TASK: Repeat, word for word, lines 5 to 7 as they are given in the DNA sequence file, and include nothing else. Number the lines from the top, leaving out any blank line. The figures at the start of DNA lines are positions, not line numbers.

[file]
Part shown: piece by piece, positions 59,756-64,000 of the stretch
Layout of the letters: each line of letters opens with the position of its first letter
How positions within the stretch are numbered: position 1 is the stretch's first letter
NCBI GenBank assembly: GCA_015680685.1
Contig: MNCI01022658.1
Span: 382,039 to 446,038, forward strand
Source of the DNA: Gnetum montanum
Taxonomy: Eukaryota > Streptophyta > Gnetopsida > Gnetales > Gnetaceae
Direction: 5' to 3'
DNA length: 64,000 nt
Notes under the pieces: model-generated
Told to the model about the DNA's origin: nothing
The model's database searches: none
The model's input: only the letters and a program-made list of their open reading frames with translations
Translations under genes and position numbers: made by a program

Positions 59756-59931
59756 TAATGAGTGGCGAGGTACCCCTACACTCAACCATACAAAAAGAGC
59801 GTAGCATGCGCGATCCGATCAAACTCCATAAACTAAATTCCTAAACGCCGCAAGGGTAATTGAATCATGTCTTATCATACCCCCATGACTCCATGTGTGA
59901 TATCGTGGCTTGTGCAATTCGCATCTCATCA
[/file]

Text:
Contig: MNCI01022658.1
Span: 382,039 to 446,038, forward strand
Source of the DNA: Gnetum montanum